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Child's collection) with the French romance, Le Pèlerinage de Charlemagne. He reconstructs the outline of the fragmentary ballad, recalls the views of Gaston Paris, opposing the relation of the ballad and the romance, and thereupon develops his own views, maintaining a close connection between the two.

Pp: 352-54. George Hempl (University of Michigan) contributes in the article on Influence of Vowel Quantity some cases in Latin (fötus) foveo, mõtus (móveo, etc.) where a short vowel, by analogy, so affects the pronunciation of an associated form, that there results a vowel of similar quantity but long'.

Pp. 354-62. Gustaf E. Karsten (University of Indiana) reprints The Ballad of the Cruel Moor, one of the Sources of ‘Titus Andronicus,' which is taken from A Collection of Old Ballads, London, 1726, and adds some information concerning this collection of ballads, as it is not easily accessible.

Pp. 393-415. A. S. Jack (Lake Forest, III.), in The Autobiographical Elements in Piers the Plowman, maintains the thesis that the poem, as far as it concerns the outer life of the author, is not autobiographical, though it has autobiographical elements containing the opinions, hopes, fears and spiritual history of the poet. Jack collects the previous views concerning the author of the allegory and states the course of his investigation, which takes up first the statements of time, second the dreams, third the wander ings, fourth the account of the dreamer's social life and occupation, and fifth minor personal details'. The discussion of the first point leads to the result that these figures (of time) professedly relating to the author should be understood as the other passages not referring to William, as definite alliterative expressions for indefinitely long periods of time. Hence we have no basis for certainty, nor even for probability as to the date of the poet's birth, nor age at time of writing any of the texts, nor length of wandering'. The dreams are only a literary device and universally so considered by students of the poem. As to the wanderings the author sums up his discussion as follows: “Since (1) to have the hero wander about was in our poet's age, a common literary device, since (2) the incidents mentioned in connection with the wandering are not real incidents; since (3) to think of the poet's leading a'vagabond 'life is to think of him as doing that which he from beginning to end condemns, and finally since (4) the imaginative and allegorical interpretation is in harmony with the spirit of the whole poem and obviates many difficulties, the imaginative interpretation of the wandering is the true one." The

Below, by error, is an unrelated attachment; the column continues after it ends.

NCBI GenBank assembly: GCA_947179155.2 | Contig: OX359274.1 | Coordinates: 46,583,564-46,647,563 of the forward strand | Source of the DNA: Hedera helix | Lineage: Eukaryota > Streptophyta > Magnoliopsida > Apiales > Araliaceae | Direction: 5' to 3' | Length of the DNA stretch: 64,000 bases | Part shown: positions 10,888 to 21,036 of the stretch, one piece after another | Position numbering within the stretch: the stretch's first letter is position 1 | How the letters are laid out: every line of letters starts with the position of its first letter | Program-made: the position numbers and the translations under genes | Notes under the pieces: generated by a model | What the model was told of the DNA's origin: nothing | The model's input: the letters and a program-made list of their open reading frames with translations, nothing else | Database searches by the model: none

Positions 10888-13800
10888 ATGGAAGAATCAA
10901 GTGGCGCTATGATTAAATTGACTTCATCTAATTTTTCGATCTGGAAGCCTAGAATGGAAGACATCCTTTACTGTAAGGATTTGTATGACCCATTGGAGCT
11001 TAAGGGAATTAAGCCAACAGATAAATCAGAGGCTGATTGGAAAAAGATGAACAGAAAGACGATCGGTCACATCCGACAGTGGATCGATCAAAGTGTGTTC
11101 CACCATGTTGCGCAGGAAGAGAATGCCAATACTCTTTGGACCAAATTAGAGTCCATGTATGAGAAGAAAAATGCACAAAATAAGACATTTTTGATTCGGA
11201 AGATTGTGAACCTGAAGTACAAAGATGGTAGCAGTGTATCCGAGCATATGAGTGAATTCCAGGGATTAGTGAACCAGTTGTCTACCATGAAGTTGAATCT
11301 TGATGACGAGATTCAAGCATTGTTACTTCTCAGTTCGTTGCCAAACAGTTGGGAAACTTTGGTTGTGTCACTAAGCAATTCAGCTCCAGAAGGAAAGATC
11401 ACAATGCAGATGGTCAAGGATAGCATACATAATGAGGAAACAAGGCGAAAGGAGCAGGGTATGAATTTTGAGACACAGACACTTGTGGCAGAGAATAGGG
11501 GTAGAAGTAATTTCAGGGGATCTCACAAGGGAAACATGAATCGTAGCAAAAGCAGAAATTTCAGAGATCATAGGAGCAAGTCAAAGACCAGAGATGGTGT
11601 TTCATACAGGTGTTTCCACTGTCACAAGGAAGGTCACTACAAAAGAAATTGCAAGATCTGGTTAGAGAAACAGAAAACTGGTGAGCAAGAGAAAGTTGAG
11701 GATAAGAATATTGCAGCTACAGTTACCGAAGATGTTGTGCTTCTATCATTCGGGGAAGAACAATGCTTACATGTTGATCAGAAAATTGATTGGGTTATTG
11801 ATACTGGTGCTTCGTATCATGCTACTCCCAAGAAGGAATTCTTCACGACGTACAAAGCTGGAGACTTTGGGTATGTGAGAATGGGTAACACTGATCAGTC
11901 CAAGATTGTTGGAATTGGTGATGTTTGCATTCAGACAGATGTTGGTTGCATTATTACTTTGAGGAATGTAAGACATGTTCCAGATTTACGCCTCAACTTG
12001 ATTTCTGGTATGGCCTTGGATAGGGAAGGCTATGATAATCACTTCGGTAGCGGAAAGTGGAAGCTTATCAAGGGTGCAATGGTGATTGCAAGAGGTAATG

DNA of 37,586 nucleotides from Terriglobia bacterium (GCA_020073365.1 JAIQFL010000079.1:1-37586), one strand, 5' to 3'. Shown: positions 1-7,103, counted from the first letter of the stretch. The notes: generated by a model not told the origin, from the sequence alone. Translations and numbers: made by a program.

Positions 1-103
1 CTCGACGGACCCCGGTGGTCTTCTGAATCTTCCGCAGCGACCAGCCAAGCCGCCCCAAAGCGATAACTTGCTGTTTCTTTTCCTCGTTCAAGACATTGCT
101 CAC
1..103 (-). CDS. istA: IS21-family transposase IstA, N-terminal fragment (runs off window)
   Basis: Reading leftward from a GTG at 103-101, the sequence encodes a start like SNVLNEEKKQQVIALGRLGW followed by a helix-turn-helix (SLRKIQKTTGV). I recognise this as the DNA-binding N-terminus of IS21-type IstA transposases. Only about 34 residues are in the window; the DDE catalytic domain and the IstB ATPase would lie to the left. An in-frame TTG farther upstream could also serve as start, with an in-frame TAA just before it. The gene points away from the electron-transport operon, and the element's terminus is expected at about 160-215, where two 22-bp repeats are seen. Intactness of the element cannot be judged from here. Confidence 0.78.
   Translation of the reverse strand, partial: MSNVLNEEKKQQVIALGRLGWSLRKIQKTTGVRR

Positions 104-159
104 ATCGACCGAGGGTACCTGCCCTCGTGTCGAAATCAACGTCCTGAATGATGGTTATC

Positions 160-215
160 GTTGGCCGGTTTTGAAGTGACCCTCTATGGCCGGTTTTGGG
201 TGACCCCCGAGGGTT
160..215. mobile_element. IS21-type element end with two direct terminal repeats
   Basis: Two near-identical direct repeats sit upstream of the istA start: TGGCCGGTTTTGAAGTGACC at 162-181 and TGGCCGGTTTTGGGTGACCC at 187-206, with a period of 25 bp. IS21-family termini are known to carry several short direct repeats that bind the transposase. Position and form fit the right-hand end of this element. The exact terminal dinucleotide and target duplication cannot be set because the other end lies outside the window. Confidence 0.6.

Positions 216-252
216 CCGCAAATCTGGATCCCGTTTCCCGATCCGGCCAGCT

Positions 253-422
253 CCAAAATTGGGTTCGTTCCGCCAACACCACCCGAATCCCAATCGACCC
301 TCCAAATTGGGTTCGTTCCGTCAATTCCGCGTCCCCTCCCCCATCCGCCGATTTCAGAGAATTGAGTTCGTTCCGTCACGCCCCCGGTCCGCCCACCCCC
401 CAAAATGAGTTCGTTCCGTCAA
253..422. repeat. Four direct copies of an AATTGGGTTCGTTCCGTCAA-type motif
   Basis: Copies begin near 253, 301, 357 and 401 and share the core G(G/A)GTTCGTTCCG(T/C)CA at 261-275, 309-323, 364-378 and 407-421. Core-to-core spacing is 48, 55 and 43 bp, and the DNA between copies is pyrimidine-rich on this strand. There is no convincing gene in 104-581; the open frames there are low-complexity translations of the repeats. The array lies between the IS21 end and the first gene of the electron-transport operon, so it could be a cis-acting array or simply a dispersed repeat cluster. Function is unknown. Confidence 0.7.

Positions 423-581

account of the dreamer's social life and occupation is also best explained in the same way as the account of his wanderings, allegorically. The remaining allusions are only of minor importance and may be true or not, though the author mentions a number of objections to their literal interpretation. However there are val. uable hints between the lines for drawing a rough sketch of the poet's life. He was a student, probably in the church as a priest, who led a quiet, meditative life, possibly in the country, away from the influences that helped to make Chaucer. He probably had an acquaintance with London; of more than that we cannot be sure. He sympathized with the common people. The fear of persecution or a dislike of publicity probably influenced him to remain silent and unknown. “Farther than this in sketching Langland's life, if such were his name, we cannot safely go.”

Pp. 415-31. Neil C. Brooks (University of Illinois). The Lamentations of Mary in the Frankfurt Group of Passion Plays. This article is a study of the scenes at the crucifixion and entombment, where Mary laments the fate of Christ,occurring in five passion plays, with an attempt to show the relations between these plays and other similar plays.

Pp. 492. F. G. G. Schmidt (University of Oregon) contributes a Bursenknechtlied of eight lines, found in a 15th century MS in the library at Maihingen, Bavaria.

Pp.493-97. Kuno Francke (Harvard University). A Romantic Element in the Prelude to Goethe's Faust. In Novalis' Die Lehrlinge zu Sais, written in 1797-98, though not published until 1802, there are some passages, which Francke here cites, bearing a striking similarity to the glorification of poetry in the Prelude to Goethe's Faust I. 138 ff. and anticipating the chief elements of Goethe's effusion. Francke thinks that Goethe knew Novalis' work in MS form and reproduced its sentiments in the Prelude.